ever_maedhros: (angel coulby)
[personal profile] ever_maedhros
. . . and wow. The feels, man. THE FEELZ. I had been working up to watching this movie for months. That included a few weeks in which I listened to an audiobook of Laura Hillenbrand's novel (which was poignant and beautiful and brilliantly done). Any films to do with wars that actually took place are very hard for me to sit through, and this one was too, but I'm so glad I did.



The cinematography was STUNNING. I was ready to start yelling at some parts. The way it began with a beauty serene sky, then you noticed one cloud looked like a plane or a bird, AND THEN SUDDENLY B-24S EVERYWHERE. The way one scene transitioned from water dappled with soot-caked prisoners to a greyish blue sky dappled with clouds. The silhouettes. The perfectly timed flashbacks. Ugh, it was so good.



credit: arsenalroy

I also really liked how faithful and respectful it was to the book, and to the man whose story was laid out for us. That's class, and I appreciate it. The only thing I felt truly lacking was just a glimpse or two of the kinder guards in the Japanese war prison camps. The book put a lot of stress on how some of the guards were very humane, even took risks for the prisoners. Also how the prisoners did little things for suffering Japanese civilians toward the war's end. That made a big impression on me, and I wish the film had taken even a few seconds to show that. Closest thing we got to see was the sadness and horror when the prisoners of war were marched through a bomb-ravaged town.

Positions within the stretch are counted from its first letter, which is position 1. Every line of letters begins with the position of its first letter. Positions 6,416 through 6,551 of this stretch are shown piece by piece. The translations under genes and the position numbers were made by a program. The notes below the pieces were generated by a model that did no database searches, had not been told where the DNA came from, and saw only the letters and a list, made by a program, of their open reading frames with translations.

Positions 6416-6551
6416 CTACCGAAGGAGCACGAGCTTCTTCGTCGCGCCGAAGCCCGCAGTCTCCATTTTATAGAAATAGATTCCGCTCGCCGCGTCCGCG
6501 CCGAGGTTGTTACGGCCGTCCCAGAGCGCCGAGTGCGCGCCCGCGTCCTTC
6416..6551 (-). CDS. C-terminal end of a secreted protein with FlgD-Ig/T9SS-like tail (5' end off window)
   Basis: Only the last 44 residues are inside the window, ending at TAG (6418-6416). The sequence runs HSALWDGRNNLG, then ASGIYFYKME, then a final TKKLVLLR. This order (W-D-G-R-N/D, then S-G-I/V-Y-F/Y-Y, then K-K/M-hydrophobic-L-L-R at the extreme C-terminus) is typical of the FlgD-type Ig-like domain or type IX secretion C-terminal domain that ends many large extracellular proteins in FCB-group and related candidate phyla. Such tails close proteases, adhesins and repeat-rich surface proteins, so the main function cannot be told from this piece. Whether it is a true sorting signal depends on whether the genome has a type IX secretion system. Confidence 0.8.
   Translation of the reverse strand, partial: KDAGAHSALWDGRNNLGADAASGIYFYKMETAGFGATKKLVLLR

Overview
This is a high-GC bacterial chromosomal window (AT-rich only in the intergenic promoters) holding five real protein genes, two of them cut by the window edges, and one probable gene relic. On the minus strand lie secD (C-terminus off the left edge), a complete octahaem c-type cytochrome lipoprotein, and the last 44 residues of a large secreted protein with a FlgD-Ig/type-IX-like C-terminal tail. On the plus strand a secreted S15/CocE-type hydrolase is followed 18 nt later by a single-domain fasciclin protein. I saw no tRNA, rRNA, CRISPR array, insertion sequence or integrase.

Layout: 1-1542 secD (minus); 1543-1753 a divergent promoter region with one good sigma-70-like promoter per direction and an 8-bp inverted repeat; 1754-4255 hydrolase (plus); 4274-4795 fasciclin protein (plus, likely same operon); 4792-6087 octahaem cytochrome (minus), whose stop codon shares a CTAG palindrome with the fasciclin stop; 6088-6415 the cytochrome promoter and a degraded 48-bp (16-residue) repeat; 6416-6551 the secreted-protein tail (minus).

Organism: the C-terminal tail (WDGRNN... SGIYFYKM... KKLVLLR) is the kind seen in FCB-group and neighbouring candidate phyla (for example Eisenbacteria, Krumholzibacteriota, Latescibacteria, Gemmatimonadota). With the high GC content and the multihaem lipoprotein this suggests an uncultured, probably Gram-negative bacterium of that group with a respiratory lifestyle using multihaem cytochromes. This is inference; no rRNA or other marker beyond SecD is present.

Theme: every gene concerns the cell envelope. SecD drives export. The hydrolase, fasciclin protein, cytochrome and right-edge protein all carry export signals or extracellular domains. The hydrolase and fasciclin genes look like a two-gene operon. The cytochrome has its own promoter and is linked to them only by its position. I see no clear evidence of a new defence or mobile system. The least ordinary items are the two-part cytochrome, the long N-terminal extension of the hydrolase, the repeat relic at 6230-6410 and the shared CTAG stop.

My inner fangirl was swooning quite a bit whenever Garrett Hedlund showed up. Can't help it. Between his jawline and his deep voice, I must flail quietly or bust. (His portrayal of Murtaugh in Eragon made a huge impression on me. So much so, I have several book characters inspired by that role alone. Just, ahhhhh.)

And kudos to Jack O'Connell for being phenomenal at portraying the many facets of Zamperini's personality. I had no trouble believing his humor, his anguish, his humanity. It's usually very hard for me to believe that much in the main character. Why is this guy not more famous? Give him lots and lots of big roles, please and thank you.



credit: friedhelms

Another reason why I wanted to watch it (okay, my main reason for wanting to watch it) was the Japanese pop/rock star Miyavi, who played the villain. Pretty much every English-speaking fan of Japanese pop or rock went BONKERS over being able to see a Japanese artist in an American movie. It was contagious, because I wasn't even a big fan of Miyavi, and I got excited, too. Miyavi was every bit as compelling and nerve-wracking as I'd heard. When we first see his character Watanabi in silhouette, blocking out all the light, like a moving black hole . . . it gave me chills. CHILLS, I TELL YOU. And I wanted to punch him from the beginning to the end of the movie, even though I knew the whole story's point was redemption and forgiveness.

And I'll close with this thought: Angelina Jolie can direct, and direct very well. Wow. She has my respect.
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